The Lure of Protectionism Will Grow
One of the surprises of the 2008 global financial crisis is that the “great recession” that followed did not trigger much of a protectionist backlash. Developments this week suggest that, in the absence of more enlightened and coordinated political leadership, this may be changing.
As output collapsed after the financial system's "sudden stop" in the fall of 2008, and as a damaging global depression loomed, there were fears that countries would give in to the temptation to adopt protectionist trade measures as a way to promote their own growth at the expense of others.
This was avoided for two major reasons: the conviction that such beggar-thy-neighbor policies were likely to be ineffective, if not counter-productive, over the longer term, and the willingness and ability of Group of 20 leaders to adopt a comprehensive pro-growth policy agenda at their April 2009 summit meeting.
But what worked well then was not sustained. Rather than use the London gathering as a foundation to maintain a comprehensive pro-growth policy, advanced economies one after the other slipped into excessive and prolonged reliance on just their central banks. And because monetary policy tools, including innovative unconventional ones, are ill-suited to sustainable fixes for the ailments of advanced countries, macroeconomic outcomes repeatedly fell short of expectations and failed to promote inclusive prosperity.
This protracted period of low growth and rising inequality is now threatening the consensus in favor of globalization and regional integration that has underpinned economic thinking for decades. As a result, progress on liberalization and cross-border integration is hitting a wall.
This week, both France and Germany publicly raised questions about the Transatlantic Trade and Investment Partnership being negotiated by the European Union and the U.S. French officials went as far as to urge EU officials in Brussels to halt the discussions.
In addition, the Trans-Pacific Partnership, the trade agreement the U.S. and 11 Asian nations signed in February, seems increasingly unlikely to be ratified, given the limited appetite for any such deals in the U.S. Congress.
It is not just negotiations on new free trade arrangements that are stalling. The U.K.'s vote in June in favor of Brexit showed that even long-standing existing agreements can no longer be taken for granted. Meanwhile, the European Commission's decision this week to impose a $14 billion tax bill on Apple is irritating the Irish government, which had reached the initial agreement with the company, as well as U.S. officials.
All of these events are heavily influenced by a broader common force: popular dissatisfaction with enduring low growth and rising inequality, both of which have fueled the popularity of anti-establishment movements that advocate nationalistic policies. Indeed, the next step could involve a more forceful push to go beyond simply countering future regionalization and globalization initiatives to weakening existing ones. The North American Free Trade Agreement and the EU are already in the crosshairs of anti-establishment politicians.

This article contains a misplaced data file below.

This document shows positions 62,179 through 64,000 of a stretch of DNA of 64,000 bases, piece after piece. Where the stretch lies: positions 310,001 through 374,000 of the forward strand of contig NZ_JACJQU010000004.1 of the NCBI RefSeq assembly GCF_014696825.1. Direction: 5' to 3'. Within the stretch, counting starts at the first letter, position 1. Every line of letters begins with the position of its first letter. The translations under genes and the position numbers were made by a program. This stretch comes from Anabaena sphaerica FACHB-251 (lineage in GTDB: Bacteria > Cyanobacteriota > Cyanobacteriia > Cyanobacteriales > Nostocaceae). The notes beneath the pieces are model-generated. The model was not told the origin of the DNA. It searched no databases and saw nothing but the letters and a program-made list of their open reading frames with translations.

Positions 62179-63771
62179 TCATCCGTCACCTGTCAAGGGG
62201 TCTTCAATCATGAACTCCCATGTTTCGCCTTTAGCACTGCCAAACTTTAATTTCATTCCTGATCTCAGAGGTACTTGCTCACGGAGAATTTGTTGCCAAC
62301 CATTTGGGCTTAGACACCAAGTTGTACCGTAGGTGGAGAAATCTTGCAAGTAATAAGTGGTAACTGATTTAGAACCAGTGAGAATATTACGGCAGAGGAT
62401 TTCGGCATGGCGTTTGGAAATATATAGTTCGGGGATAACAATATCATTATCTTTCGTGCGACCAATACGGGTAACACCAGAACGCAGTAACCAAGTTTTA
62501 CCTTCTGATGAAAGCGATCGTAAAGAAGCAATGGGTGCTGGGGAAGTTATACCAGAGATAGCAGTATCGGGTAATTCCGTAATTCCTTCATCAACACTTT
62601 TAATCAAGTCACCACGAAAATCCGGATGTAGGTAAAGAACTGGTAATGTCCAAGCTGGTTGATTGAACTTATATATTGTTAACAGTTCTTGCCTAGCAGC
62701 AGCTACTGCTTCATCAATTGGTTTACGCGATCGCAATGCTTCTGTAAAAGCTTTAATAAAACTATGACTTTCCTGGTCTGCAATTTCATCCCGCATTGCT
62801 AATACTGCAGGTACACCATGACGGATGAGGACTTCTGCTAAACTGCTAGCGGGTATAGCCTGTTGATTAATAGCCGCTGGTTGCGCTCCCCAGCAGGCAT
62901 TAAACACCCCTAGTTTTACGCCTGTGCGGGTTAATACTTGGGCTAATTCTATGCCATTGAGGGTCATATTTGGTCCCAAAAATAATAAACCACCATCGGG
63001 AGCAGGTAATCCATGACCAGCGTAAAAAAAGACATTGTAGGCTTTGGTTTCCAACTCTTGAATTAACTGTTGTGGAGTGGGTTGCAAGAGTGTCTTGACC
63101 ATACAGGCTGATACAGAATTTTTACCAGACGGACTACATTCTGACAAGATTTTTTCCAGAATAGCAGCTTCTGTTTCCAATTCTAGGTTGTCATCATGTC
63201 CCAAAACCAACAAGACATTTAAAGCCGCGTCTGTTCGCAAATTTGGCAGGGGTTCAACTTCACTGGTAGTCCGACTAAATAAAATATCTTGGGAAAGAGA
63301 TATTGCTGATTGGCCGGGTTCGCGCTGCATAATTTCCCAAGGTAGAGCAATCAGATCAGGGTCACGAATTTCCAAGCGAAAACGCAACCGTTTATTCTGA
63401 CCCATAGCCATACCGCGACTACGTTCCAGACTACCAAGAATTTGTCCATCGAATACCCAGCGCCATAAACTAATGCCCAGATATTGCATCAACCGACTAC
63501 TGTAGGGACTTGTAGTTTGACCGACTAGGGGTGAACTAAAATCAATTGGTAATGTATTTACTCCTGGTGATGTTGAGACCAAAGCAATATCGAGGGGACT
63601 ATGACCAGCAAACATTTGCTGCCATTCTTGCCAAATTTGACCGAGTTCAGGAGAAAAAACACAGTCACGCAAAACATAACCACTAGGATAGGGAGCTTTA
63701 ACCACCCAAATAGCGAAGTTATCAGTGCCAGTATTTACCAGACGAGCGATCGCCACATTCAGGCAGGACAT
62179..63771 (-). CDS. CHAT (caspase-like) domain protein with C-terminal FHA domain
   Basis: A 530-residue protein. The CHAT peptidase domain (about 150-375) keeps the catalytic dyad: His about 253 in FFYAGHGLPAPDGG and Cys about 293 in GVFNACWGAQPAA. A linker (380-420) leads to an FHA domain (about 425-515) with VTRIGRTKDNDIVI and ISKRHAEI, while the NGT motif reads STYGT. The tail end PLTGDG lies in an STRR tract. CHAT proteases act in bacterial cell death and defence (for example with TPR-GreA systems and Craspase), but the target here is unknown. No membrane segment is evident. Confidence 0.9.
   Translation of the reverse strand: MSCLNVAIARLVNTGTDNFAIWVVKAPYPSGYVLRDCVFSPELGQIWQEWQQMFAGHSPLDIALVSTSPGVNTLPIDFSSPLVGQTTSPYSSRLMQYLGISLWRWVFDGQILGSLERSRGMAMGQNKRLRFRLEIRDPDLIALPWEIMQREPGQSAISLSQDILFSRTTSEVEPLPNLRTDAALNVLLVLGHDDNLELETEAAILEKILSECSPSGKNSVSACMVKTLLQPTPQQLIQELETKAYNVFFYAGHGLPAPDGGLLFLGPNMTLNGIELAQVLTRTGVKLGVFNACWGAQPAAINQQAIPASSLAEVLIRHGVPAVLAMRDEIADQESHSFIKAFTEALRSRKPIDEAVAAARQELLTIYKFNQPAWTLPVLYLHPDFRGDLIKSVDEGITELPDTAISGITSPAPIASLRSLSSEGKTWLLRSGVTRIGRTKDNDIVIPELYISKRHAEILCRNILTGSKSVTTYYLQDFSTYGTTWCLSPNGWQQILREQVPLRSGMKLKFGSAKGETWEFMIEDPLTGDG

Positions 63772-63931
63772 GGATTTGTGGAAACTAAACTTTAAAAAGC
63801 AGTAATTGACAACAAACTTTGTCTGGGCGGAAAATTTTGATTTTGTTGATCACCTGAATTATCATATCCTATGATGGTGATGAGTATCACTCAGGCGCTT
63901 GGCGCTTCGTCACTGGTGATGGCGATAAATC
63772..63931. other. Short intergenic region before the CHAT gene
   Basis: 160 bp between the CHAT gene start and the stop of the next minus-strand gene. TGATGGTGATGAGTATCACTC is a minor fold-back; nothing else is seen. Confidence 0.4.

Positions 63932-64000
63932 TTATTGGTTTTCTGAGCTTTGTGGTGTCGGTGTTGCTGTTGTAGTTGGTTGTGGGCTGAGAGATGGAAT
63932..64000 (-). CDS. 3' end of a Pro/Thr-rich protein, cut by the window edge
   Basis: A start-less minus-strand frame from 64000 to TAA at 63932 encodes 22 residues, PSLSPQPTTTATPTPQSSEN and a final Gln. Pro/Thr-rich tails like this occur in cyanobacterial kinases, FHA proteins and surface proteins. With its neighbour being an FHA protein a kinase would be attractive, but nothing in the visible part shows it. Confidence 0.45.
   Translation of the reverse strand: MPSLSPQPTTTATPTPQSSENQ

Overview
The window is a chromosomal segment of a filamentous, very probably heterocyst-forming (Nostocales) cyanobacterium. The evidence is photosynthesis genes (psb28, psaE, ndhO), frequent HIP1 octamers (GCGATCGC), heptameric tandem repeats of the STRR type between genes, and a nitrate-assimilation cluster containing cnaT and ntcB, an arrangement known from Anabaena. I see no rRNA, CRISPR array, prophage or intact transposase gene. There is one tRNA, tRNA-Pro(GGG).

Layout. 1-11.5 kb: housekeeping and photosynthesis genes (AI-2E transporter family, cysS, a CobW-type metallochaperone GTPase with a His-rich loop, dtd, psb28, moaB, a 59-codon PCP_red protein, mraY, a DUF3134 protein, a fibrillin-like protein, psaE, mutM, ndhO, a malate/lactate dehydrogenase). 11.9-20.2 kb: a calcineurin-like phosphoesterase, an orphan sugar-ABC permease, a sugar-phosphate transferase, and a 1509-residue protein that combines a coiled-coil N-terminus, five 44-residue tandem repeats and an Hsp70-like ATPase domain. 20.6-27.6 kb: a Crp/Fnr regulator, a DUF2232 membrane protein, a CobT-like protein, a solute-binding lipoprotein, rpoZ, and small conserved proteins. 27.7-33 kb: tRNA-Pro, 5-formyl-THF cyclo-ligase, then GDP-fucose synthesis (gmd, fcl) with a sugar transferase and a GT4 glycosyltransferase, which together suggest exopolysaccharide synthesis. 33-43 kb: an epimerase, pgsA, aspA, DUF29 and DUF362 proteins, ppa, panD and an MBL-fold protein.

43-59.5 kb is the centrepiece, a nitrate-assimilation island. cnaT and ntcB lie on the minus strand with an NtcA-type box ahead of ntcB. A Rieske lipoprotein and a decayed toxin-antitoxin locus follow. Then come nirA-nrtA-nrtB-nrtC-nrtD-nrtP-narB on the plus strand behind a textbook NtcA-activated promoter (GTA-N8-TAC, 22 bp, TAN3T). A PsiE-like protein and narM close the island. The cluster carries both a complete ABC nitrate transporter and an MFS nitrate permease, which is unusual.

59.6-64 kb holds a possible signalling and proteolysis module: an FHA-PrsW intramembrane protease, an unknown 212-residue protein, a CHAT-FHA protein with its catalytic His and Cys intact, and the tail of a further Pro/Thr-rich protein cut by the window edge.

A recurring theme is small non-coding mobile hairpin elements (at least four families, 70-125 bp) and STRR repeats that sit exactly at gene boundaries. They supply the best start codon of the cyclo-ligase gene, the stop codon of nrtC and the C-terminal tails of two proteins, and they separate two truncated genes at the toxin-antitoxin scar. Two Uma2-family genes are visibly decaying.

In response to these political winds, an increasing number of governments have been tilting away from their traditional free trade orientation and toward a more insular stance. The weak version of this trend is to stress that trade needs to be fair and not just free. The stronger version is to promote import-substitution, as well as to consider other measures that discourage inflows of foreign goods and money.
Conventional politicians -- hoping to minimize risk to their re-election -- justify their use of a tone that recognizes and accommodates these strengthening protectionist forces by arguing that the hit to global trade and cross-border investment would be much more durable and damaging if anti-establishment movements came to power.
In the shorter term, these developments represent yet another headwind to global trade and growth. To minimize the adverse consequences, one possibility would be for countries to come together -- starting with the G-20 summit next week -- and should make credible commitments to enacting more detailed measures consistent with the rhetoric and commitments made at previous gatherings. That, however, is unlikely, given that many advanced country leaders find themselves constrained by a fraught political atmosphere at home. Instead, the election calendar in Europe and the U.S. mean we should expect a further shift, especially in the short term, away from cross-border integration across regions or within them.
This column does not necessarily reflect the opinion of the editorial board or Bloomberg LP and its owners.
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